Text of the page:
Illustrations
2.1 Internal and external attributions to explain the cause of your best friend lying to you 14
2.2 Spontaneous and deliberative causal attributions for the same behaviour 15
2.3 The correspondent inference model of Jones and Davis (1965) showing how five types of information are used to make a dispositional attribution 18
2.4 The use of consistency, distinctiveness and consensus information in making an internal or external attribution 21
2.5 Weiner’s model for achievement 24
2.6 Weiner’s (1986) three dimensions of locus, stability and controllability, with the eight associated attributions 25
2.7 Examples from Rotter’s (1966) locus of control questionnaire 28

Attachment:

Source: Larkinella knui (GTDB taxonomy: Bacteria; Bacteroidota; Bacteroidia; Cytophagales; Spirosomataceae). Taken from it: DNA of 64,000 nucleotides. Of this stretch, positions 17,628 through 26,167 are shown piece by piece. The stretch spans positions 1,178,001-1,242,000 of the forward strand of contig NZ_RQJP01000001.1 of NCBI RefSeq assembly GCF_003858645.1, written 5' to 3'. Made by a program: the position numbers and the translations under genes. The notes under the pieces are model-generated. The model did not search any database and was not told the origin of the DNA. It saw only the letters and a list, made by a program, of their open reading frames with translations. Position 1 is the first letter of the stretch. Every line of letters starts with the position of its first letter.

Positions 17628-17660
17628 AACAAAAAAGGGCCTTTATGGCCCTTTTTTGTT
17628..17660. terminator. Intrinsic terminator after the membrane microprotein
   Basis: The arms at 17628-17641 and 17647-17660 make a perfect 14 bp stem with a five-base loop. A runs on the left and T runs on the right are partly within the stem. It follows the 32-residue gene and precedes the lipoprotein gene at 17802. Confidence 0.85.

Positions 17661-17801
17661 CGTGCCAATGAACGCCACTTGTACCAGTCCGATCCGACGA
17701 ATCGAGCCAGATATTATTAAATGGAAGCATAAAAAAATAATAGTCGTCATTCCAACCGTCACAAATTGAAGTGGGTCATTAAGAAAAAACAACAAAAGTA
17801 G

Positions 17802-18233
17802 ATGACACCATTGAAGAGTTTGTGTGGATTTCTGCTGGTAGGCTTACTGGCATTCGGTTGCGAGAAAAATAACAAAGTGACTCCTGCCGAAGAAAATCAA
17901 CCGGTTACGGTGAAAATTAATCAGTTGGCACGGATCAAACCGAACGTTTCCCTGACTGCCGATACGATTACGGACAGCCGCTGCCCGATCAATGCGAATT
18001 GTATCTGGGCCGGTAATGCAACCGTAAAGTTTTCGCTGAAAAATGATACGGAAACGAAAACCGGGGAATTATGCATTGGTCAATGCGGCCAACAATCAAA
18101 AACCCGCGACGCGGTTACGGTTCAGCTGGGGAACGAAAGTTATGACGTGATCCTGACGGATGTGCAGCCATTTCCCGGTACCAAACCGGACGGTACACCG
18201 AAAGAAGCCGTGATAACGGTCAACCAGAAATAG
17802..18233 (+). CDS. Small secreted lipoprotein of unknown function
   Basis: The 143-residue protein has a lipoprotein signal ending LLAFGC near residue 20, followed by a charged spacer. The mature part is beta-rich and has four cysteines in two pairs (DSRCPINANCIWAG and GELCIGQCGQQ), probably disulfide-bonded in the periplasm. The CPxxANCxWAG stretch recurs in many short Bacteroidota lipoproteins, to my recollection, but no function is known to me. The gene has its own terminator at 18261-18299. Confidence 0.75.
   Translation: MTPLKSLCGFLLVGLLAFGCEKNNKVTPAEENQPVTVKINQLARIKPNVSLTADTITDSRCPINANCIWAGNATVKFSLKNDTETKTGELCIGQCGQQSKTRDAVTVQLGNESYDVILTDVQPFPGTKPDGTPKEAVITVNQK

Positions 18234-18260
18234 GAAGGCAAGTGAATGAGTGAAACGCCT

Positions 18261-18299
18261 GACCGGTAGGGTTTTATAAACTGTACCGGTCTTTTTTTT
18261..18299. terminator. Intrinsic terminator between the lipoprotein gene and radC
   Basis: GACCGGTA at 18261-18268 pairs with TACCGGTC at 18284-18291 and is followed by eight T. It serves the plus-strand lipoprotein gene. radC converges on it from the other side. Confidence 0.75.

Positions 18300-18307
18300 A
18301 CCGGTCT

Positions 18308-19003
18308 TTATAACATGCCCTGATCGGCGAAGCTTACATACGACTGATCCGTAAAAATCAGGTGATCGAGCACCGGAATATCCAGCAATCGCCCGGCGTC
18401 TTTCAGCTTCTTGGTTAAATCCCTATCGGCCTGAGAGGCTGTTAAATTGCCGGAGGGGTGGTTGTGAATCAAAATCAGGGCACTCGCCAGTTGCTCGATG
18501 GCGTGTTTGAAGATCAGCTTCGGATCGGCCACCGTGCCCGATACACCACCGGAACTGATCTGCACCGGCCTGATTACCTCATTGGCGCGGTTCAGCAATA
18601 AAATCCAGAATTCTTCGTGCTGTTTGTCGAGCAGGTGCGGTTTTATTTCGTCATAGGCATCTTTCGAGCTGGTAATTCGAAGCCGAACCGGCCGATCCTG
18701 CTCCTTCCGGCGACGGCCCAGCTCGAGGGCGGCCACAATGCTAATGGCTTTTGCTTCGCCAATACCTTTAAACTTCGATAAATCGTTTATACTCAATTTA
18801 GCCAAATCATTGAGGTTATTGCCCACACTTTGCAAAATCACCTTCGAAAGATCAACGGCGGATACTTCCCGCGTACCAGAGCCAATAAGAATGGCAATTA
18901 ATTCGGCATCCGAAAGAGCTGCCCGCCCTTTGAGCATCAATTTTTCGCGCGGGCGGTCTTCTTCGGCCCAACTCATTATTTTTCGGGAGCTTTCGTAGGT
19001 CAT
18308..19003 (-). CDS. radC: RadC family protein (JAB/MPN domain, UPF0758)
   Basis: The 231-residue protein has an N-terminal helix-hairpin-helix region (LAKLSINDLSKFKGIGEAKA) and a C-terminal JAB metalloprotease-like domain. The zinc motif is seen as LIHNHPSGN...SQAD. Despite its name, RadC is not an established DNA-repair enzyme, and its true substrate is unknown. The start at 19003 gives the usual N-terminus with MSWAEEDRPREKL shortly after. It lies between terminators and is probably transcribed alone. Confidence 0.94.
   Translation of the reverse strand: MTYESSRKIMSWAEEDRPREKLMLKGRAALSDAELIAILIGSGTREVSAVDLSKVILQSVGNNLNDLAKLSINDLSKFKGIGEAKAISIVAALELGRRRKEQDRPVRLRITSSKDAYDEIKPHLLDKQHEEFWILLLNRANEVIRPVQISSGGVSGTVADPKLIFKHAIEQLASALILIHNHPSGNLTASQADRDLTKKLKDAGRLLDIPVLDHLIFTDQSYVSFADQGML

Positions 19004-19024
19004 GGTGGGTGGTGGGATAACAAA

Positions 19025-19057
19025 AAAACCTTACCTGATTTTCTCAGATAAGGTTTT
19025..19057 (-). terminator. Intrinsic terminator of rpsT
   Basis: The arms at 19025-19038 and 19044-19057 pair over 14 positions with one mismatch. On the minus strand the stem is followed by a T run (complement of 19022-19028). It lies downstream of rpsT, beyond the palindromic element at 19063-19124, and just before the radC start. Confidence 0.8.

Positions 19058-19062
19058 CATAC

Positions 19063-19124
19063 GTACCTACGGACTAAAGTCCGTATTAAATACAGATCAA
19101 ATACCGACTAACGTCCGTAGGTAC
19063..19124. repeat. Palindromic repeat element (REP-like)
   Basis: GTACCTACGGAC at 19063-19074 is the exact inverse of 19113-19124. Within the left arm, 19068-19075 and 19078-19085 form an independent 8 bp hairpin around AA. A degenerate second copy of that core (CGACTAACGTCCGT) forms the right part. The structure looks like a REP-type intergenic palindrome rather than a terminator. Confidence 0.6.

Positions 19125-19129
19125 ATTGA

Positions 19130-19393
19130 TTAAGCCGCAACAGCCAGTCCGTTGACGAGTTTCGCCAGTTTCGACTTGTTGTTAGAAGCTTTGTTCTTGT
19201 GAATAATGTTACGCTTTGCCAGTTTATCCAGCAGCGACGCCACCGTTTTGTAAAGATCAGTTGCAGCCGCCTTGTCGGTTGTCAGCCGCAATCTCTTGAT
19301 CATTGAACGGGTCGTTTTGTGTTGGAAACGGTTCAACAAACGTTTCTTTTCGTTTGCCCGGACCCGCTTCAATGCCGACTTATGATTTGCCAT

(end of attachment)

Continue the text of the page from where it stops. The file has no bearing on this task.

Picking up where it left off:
2.8 Dispositional and situational attributions for murder made by American and Chinese students 30
2.9 Dispositional and situational explanations given for the motorcyclist’s behaviour in Miller’s (1984) study 32
3.1 Ratings of general knowledge of questioner andcontestant after quiz game by questioners, contestants and observers 40

-xiii-

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Social Cognition
Table of contents

Table of contents

  • Routledge Modular Psychology ii
  • Title Page iii
  • Contents ix
  • Illustrations xiii
  • Acknowledgements xvii
  • 1 - Introduction to Social Cognition 1
  • 2 - Attribution of Causality I: Concepts and Theories 11
  • 3 - Attribution of Causality II: Accuracy and Error 37
  • 4 - Social Perception 61
  • 5 - Prejudice and Discrimination 91
  • Further Reading 125
  • 6 - Social Cognition 127
  • 7 - Study Aids 147
  • Glossary 161
  • Bibliography 173
  • Index 189
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